There have been a spate of interesting research studies using the power and scope of the 5.2-million-strong Google Books archive to track the way we use language. A recent paper published in the Journal of Positive Psychology from identical twin researchers Pelin and Selin Kesebir of, respectively, the University of Colorado at Colorado Springs and London Business School, analyzes the appearance and frequency of words "related to moral excellence and virtue" in American books from 1901 to 2000. If the books are to be believed, we may be in a moral decline.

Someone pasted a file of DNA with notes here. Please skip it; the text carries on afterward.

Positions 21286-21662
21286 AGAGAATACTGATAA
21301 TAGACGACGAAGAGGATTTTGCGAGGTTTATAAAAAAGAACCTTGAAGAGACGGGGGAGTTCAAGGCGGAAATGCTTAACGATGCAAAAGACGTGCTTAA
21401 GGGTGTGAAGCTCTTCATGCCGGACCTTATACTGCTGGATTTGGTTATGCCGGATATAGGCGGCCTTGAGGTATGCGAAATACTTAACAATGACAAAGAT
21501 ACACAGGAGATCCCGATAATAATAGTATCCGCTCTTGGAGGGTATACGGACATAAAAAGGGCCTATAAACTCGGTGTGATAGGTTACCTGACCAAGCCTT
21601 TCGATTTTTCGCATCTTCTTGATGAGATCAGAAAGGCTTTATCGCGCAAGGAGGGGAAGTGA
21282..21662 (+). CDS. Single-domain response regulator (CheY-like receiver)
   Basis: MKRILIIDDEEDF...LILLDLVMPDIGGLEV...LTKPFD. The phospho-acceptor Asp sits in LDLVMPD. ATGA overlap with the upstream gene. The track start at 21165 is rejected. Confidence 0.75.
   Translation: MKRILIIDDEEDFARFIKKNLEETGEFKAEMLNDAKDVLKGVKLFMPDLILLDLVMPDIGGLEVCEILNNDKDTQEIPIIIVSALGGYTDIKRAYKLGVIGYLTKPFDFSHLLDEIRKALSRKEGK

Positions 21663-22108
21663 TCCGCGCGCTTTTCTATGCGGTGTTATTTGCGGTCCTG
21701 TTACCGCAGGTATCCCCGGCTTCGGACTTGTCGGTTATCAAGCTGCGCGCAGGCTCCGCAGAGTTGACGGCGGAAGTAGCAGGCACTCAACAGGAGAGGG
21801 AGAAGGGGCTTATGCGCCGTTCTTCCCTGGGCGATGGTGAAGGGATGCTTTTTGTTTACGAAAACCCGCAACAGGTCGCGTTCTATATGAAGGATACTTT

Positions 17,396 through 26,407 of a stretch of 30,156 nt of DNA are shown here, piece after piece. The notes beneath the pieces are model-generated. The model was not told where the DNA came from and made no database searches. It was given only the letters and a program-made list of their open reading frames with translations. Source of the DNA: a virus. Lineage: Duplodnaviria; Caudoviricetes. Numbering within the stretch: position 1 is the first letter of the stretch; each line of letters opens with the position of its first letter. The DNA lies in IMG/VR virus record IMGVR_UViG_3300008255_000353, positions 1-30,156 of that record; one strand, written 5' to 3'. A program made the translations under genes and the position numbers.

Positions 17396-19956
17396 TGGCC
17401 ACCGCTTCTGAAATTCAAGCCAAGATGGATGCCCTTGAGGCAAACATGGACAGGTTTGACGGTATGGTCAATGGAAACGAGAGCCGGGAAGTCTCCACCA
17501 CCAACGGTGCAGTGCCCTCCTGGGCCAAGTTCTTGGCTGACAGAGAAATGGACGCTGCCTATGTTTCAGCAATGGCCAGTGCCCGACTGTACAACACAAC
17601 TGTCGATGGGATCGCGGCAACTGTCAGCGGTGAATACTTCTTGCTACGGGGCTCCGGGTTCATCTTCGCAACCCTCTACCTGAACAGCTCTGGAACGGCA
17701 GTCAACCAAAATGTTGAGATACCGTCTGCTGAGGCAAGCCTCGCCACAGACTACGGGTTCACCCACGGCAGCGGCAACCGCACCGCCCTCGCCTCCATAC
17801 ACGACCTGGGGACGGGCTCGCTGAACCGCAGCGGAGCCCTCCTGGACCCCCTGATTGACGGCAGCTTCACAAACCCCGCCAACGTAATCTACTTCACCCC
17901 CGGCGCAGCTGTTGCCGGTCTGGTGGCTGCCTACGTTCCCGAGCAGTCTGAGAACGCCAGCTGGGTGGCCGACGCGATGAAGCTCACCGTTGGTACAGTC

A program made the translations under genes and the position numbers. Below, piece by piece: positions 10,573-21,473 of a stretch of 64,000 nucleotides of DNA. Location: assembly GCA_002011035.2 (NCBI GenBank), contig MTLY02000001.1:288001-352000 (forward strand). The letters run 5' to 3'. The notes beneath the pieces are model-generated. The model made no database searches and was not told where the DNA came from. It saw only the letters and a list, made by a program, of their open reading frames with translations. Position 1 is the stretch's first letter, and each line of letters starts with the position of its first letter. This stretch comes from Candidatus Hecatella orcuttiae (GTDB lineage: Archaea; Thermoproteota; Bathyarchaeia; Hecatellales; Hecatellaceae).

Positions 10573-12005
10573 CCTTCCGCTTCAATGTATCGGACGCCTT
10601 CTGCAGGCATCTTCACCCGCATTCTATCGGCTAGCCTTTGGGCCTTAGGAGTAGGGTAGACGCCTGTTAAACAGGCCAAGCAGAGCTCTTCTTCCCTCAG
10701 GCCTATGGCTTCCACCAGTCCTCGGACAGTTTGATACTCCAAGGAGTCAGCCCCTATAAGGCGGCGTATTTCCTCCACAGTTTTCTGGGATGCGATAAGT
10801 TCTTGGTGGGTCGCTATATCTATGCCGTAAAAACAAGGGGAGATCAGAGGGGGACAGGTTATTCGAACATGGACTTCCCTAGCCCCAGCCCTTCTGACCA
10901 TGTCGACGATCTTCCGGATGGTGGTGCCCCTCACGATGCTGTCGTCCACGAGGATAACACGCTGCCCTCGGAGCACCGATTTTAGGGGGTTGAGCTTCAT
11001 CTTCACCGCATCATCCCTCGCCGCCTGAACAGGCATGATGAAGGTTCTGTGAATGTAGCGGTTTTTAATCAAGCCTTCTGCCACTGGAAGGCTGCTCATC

The Kesebirs undertook two studies for the paper. In the first, they looked at 10 words denoting the general moral worth of a person: character, conscience, decency, dignity, ethics, morality, rectitude, righteousness, uprightness, and virtue. In the second, they looked at 50 "virtue words," like "honesty, patience, honor, kindness, sincerity, courage, generosity, mercy, wisdom, humility," and so on. Obtaining word frequency data from Google Ngram Viewer, the Kesebirs found in both studies overwhelming declines in the use of the selected words. In the first study, "the frequency of 8 words (character, conscience, decency, dignity, rectitude, righteousness, uprightness, virtue) showed a significant negative correlation with time," they write in their paper. Words related to care and concern for others declined the most. "Of the ten words, six had already reached their peak frequency by 1904 and seven had their nadir after 1980," they explain.